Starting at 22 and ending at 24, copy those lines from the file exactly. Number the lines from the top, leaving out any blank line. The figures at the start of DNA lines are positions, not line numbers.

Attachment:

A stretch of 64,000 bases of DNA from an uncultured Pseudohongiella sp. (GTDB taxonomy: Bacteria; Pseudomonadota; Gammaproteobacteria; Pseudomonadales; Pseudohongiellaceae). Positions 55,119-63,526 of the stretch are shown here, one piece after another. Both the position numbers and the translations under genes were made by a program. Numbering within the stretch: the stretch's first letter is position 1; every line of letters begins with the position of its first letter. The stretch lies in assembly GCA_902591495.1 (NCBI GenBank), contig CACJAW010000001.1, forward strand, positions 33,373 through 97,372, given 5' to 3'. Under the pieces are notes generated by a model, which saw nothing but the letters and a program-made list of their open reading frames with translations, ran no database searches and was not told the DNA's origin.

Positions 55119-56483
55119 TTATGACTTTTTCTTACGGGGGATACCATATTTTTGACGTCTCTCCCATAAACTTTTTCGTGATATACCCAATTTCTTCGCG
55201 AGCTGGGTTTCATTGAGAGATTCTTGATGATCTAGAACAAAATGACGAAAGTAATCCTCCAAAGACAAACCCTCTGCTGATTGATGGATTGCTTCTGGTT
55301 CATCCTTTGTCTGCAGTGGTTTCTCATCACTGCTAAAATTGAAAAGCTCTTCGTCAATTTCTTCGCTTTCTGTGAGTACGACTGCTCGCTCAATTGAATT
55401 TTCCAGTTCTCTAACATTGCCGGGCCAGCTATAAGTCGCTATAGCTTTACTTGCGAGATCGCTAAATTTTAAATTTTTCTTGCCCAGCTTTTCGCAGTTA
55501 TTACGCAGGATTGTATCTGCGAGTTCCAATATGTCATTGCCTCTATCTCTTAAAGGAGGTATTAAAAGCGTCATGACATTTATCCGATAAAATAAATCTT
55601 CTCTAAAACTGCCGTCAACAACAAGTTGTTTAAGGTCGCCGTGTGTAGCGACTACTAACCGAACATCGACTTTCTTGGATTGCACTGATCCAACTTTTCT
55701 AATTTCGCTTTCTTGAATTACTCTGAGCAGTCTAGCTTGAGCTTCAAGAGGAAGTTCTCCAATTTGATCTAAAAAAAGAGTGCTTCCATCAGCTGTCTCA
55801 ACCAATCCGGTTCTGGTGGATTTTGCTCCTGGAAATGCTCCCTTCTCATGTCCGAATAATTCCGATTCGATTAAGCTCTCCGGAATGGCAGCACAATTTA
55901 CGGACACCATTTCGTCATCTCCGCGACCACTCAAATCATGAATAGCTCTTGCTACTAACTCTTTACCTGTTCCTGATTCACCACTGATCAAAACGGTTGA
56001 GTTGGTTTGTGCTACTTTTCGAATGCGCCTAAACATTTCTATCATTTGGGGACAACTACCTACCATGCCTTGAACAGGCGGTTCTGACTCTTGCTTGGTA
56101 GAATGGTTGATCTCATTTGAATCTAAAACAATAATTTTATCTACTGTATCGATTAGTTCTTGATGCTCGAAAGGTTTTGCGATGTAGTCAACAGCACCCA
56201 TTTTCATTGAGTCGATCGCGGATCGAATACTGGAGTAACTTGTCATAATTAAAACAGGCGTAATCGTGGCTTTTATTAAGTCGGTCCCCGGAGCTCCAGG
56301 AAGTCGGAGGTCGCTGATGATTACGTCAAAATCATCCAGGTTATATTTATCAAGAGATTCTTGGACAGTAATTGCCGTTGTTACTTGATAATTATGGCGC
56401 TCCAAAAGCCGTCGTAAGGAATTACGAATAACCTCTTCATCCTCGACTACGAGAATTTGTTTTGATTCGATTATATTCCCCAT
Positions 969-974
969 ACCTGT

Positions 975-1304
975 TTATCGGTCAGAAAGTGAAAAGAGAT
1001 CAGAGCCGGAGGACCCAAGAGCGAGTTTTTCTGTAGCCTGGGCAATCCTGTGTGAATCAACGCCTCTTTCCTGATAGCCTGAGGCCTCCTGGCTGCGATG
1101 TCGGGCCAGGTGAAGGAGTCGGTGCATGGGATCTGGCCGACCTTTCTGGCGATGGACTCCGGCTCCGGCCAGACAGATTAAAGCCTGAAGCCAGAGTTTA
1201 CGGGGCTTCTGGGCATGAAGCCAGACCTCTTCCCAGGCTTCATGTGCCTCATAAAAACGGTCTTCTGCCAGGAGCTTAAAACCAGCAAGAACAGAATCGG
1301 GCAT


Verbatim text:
1101 TCGGGCCAGGTGAAGGAGTCGGTGCATGGGATCTGGCCGACCTTTCTGGCGATGGACTCCGGCTCCGGCCAGACAGATTAAAGCCTGAAGCCAGAGTTTA
1201 CGGGGCTTCTGGGCATGAAGCCAGACCTCTTCCCAGGCTTCATGTGCCTCATAAAAACGGTCTTCTGCCAGGAGCTTAAAACCAGCAAGAACAGAATCGG
1301 GCAT